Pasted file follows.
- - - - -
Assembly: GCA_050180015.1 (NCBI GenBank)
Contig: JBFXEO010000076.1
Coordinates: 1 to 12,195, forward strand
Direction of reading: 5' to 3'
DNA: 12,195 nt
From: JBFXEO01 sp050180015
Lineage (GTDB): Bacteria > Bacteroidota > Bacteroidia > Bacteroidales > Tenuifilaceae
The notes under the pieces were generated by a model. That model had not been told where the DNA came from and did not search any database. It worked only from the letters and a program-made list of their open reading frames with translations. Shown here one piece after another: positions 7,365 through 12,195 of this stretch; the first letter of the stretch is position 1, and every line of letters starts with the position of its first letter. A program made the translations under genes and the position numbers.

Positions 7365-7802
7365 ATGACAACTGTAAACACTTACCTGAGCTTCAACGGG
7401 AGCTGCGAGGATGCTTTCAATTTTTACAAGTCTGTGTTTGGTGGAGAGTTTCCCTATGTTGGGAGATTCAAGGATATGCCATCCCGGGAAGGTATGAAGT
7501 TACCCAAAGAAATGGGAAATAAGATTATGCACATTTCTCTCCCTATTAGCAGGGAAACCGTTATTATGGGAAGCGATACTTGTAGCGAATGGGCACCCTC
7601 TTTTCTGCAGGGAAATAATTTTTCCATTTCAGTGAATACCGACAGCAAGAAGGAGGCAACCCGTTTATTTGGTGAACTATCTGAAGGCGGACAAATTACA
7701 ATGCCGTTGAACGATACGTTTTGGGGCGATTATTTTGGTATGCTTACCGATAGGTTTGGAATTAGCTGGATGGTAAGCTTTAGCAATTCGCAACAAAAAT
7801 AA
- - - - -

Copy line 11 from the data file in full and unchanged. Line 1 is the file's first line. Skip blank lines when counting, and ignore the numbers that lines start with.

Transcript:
7401 AGCTGCGAGGATGCTTTCAATTTTTACAAGTCTGTGTTTGGTGGAGAGTTTCCCTATGTTGGGAGATTCAAGGATATGCCATCCCGGGAAGGTATGAAGT